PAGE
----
Thursday, September 3, 2009

The Y.M.C.A. - Detroit, Michigan

The old Y.M.C.A. in Detroit. I'm not sure where this was located and I think this building has probably been torn down. I have no specific information about the Detroit Y.M.C.A. but it is well known that it was a meeting place for homosexuals especially before the age of gay bars. Here is a copy of an article I found by Caryn E. Neamann If you know of any stories of homosexual activity at the old Y.M.C.A please post.

The Young Men's Christian Association (YMCA), founded in London in 1844 and brought to the United States in 1851, began as an effort to protect vulnerable men from the dangers of the city. By the early twentieth century, YMCAs had become popular havens for men who sought sex with other men.
The middle-class Protestant founders of the YMCA sought to provide a buffer between young men away from home for the first time and the dangers of the city. Emphasizing the triangle of mind, body, and spirit, they aimed to build a Christian superman who would be sober, morally clean, and physically fit to face the perils of the modern age.
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Accordingly, the YMCA built dormitories where men could find sanctuary. By the 1880s, the YMCA had embarked on an ambitious physical education program to accompany its lectures on health and Christianity. It built gyms, locker rooms, and swimming pools (where men swam nude in the custom of the era) to be located in the same building as the rooms for rent.
Men who did not realize that a gay subculture existed discovered one at the YMCA when they stopped to take rooms upon their arrival in the city. Other men discovered the YMCA through friends or through scandals that received heavy newspaper coverage.
In 1912, the Portland, Oregon YMCA, with the ninth largest membership in North America, became the center of a sex scandal. This first public account of a homosexual underworld in the Northwest appeared when a Portland newspaper charged many of the city's most prominent men with sodomy and contributing to the delinquency of minors. A few of the implicated men lived at the YMCA and others used the sports facilities.
The Portland scandal, as well as a subsequent one in 1919 at the Newport, Rhode Island Naval Training Station, prompted the leaders of the YMCA to enact strict rules against homosexuals. Suspicion of homosexuality or the solicitation of homosexual activity became grounds for immediate eviction. However, many of the desk clerks charged with enforcement were gay men who worked at the YMCA because they liked the gay-friendly environment. These men looked the other way as homosexual behavior abounded.
Cruising at the YMCA offered men a number of denial strategies. The physical facilities offered evidence that a man desired self-improvement but not proof that he accepted a homosexual identity. Yet it remained easy for a man to place himself in a situation where sex might occur. Many who participated in the thriving cruising scene in the YMCA remained closeted or self-identified as heterosexual outside of the building.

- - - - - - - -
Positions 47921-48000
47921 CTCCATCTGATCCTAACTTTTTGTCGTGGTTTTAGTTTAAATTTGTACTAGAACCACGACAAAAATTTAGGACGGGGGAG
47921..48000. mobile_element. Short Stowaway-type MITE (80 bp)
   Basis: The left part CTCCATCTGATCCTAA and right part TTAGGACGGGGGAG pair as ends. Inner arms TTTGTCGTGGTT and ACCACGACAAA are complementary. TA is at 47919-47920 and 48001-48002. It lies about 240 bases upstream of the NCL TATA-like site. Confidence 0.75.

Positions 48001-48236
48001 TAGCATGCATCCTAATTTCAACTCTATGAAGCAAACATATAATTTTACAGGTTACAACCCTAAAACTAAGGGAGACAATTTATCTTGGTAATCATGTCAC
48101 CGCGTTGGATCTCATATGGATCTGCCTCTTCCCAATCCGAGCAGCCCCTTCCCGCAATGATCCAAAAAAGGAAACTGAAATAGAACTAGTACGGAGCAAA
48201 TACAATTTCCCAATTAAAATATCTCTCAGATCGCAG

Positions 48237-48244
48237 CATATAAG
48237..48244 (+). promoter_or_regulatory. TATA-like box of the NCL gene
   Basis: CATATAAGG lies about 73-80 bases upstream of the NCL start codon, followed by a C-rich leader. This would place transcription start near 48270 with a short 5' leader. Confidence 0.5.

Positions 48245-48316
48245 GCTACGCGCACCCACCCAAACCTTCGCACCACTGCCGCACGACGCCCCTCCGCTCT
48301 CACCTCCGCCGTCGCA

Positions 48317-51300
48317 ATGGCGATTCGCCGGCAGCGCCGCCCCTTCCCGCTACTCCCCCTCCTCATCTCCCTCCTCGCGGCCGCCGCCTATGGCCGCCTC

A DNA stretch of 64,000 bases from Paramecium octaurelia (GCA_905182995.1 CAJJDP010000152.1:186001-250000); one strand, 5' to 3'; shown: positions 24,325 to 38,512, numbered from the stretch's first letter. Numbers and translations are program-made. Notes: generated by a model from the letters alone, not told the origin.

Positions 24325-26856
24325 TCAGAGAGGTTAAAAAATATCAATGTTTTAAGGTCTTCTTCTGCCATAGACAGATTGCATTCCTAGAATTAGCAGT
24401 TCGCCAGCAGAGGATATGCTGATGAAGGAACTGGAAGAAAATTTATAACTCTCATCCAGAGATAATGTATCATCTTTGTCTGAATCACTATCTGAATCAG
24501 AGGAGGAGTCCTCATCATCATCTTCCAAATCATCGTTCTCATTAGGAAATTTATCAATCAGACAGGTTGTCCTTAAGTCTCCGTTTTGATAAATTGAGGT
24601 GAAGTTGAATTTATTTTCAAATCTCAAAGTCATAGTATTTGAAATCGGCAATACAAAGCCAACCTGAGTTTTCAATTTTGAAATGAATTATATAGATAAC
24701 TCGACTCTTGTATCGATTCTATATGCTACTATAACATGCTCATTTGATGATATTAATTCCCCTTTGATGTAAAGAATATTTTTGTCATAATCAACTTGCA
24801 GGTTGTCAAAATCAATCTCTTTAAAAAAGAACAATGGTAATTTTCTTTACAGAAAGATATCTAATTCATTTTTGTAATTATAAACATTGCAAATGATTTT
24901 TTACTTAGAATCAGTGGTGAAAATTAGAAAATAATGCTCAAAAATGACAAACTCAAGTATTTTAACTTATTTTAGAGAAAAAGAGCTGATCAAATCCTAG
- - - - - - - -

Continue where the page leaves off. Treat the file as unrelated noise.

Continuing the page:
The 1940s through the 1960s witnessed the heyday of cruising at the YMCA. As the YMCA became associated in the public mind with virility, it attracted muscle men and lovers of muscle men. Members of the armed services and the working class were pulled into the YMCA by outreach programs that unintentionally also brought men who desired soldiers, sailors, and construction workers. It is this image of the YMCA as a sexual paradise that became immortalized in song by the gay-themed disco group The Village People in 1978. The double entendre-filled "YMCA" featured a chorus of "They have everything for you men to enjoy, you can hang out with all the boys."
The emergence of a public, militant gay rights movement in the 1960s spelled the end of the YMCA as a gay playground. Participation in gay community centers, such as bars, became more attractive to men than heading over to the YMCA. The rise of AIDS in the 1980s dampened the public cruising scene and further reduced the popularity of the organization among gay men. Now known chiefly as a family athletic center, the YMCA has moved away from its sole focus upon young men.
In the decades when homosexuality remained underground, the YMCA provided a safe meeting place for gay men. It helped men to discover that they were not the only ones in the world with same-sex desires, and it gave them the opportunity to act upon these feelings without fear of arrest or public humiliation.


  1. Your picture is of the old old YMCA from the late 19th century. The one that would be remembered by most Detroiters was the large red brick structure that stood at Adams and Witherell on the northeast corner of Grand Circus Park from 1908 to 1998. It was torn down to make way for Comerica Park.

  2. I am a Scotsman (non-gay) while in 1954 stayed at the `Y` which was 2020 Witherall. I was serving in the US Air Force and stayed anywhere I could afford it, but I took a dim view of the `Y` policy for swimmers to be only allowed into the pool WITHOUT a swim suit! I never understood that policy. It was a long time ago but still clear in my memory.

  3. Sorry mingusal, the building in this photo was at the northeast corner of Grand River and Griswold. It's a vacant lot today, next to a former strip club that burned last year. All but the first floor of the building had been torn down long after the Y moved to the Adams/Witherell building and what was left was an unrecognizable remnant of the original, used as commercial space until it was demolished...within the last 15 years or so.

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